It was the first day of the Market on the Green in Whitehall, and little Trout was just soaking up the attention.
A line of people had formed to see Trout, an African black-footed penguin, brought for exhibition by representatives of the Columbus Zoo and Aquarium.
“They all have their own personalities but Trout is always one who likes to come out and meet people,” said Emily Yunker, an animal programs specialist at the zoo.
People trickled in to take advantage of fresh produce, honey, arts and crafts, food-truck fare and other merchandise provided by the 18 vendors at the event.
The market is scheduled from 4 to 6:30 p.m. Tuesdays through Aug. 31.
Shana Scott, owner of Iridescent Designs Jewelry, brought her repurposed, repaired and upcycled wares to the market.
“I am very happy with the interest,” said Scott, whose home business is based in Whitehall. “The setup was organized but relaxed. The crowd seems vibrant.”
Sharon Pantelis was strolling around, sipping a beer, made available through the Designated Outdoor Refreshment Area, which allows people to consume adult beverages in the park on select occasions.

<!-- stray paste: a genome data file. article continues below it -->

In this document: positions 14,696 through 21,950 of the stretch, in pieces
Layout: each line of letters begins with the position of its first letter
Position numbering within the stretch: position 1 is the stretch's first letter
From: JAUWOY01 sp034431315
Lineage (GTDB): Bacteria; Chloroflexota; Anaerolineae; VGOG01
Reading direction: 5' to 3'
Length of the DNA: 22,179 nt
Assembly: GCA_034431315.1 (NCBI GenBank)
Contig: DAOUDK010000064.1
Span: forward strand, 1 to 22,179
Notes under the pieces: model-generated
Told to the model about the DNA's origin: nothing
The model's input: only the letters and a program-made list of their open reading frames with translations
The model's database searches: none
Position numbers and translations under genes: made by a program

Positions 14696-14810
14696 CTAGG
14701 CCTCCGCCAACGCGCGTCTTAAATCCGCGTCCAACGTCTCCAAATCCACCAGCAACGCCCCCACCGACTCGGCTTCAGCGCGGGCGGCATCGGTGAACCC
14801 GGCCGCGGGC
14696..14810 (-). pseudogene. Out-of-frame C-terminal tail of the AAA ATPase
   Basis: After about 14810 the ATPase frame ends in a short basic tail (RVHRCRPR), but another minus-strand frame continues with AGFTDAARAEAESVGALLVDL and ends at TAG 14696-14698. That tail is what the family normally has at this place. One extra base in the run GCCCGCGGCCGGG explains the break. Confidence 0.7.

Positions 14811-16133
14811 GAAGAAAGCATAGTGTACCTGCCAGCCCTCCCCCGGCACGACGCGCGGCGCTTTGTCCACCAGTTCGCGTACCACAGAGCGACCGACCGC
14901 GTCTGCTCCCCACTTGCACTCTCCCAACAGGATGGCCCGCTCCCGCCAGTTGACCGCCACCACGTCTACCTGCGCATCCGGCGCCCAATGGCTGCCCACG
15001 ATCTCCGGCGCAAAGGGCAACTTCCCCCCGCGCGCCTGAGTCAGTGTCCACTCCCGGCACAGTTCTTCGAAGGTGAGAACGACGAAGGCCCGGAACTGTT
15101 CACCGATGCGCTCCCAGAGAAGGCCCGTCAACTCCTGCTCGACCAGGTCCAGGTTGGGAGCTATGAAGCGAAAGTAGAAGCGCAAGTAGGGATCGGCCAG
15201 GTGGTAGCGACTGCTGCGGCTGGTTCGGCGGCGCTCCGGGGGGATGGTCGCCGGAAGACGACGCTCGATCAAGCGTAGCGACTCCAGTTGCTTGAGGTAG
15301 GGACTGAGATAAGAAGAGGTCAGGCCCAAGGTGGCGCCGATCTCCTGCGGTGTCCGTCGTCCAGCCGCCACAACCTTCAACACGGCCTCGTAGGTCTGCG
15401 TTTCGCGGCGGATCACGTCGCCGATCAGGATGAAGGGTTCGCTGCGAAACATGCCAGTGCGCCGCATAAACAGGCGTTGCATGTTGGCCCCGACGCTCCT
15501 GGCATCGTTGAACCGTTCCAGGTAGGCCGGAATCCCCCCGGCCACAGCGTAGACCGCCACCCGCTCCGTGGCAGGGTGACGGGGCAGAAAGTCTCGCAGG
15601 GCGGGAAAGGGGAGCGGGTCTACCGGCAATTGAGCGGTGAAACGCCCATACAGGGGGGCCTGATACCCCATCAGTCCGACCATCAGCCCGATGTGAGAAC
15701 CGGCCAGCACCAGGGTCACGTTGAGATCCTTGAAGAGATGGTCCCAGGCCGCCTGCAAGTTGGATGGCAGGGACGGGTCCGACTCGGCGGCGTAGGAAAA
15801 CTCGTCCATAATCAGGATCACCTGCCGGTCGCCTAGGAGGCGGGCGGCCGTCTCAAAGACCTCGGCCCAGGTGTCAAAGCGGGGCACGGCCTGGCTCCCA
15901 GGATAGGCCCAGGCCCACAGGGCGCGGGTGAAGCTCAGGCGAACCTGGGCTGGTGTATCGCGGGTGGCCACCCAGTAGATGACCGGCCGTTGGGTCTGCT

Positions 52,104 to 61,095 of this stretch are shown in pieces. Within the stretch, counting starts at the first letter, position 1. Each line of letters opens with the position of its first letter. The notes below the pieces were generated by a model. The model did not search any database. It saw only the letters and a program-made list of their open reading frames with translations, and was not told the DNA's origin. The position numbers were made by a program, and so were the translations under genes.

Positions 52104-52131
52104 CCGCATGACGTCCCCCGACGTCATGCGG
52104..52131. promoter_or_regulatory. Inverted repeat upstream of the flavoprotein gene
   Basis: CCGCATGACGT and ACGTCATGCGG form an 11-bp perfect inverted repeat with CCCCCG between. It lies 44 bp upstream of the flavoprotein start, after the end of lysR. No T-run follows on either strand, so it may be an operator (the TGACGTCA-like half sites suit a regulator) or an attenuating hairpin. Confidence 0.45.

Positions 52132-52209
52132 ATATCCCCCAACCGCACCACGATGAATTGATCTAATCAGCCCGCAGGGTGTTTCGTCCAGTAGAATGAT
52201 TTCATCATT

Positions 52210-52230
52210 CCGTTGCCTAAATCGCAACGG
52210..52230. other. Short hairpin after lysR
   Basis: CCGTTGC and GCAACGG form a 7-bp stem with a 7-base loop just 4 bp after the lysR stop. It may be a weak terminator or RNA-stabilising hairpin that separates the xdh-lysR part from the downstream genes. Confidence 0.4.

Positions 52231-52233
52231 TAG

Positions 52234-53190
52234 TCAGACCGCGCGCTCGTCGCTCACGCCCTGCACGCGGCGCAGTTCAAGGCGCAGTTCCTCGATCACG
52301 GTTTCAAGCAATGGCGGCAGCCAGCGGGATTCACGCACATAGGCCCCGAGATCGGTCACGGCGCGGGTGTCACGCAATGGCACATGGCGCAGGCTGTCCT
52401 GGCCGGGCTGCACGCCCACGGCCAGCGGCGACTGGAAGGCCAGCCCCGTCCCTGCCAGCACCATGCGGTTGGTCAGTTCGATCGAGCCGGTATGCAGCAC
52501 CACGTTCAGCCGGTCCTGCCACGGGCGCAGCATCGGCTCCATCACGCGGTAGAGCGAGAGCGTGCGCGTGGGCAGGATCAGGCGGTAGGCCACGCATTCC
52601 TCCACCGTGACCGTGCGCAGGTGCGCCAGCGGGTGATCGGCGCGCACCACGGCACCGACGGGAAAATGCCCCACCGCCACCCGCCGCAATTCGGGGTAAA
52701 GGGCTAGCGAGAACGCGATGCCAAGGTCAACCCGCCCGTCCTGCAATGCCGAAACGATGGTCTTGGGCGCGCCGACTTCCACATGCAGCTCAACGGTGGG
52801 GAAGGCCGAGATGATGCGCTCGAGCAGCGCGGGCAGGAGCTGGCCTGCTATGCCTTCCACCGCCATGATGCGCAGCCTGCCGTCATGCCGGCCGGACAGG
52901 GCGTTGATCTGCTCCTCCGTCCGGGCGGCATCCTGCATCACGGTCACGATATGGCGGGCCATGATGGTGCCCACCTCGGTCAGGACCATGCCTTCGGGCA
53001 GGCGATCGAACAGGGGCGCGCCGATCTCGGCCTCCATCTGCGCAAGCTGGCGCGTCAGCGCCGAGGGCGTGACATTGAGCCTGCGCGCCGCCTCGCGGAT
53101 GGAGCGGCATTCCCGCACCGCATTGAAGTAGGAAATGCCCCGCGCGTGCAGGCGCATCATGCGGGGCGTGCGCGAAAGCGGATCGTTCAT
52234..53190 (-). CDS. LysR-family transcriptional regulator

Pantelis, a member of the Mid-East Area Commission, which represents neighborhoods in east Columbus, said she was meeting friends later in the evening.
She said she’s impressed by the progress made at the corner of Hamilton Road and Broad streets, where Norton Crossing, a mixed-use development, and Kelley Green are located.
“I was so happy,” she said. “I remember this awful, blighted corner.”
Michael Williams of Whitehall bought some honey at Durham Bees based in London.
“So far so good,” Williams said. “We came here to eat, too.”
Jessica Dunham, who owns the business, which specializes in spring, summer and fall honey harvested from their own hives, said she looks forward to the new surroundings.
“It’s been great and I’m excited to come back all summer,” she said.
The Kelley Green park offers an open green area, oversized Jenga-style puzzles, cornhole games and a stage where J.T. Hillier was about to perform his acoustic pop cover songs.
“It’s kind of nice to check out a new area,” said Hillier, who added that performs out in clubs frequently.
About 500 guests were expected to attend the market’s debut, said Megan Meyer, spokeswoman for the city of Whitehall.
“We just wanted to be part of this first farmers market,” said Susan Fisher, owner of Knosh Columbus, a home-based bakery in Clintonville. “It seems to be a good thing.”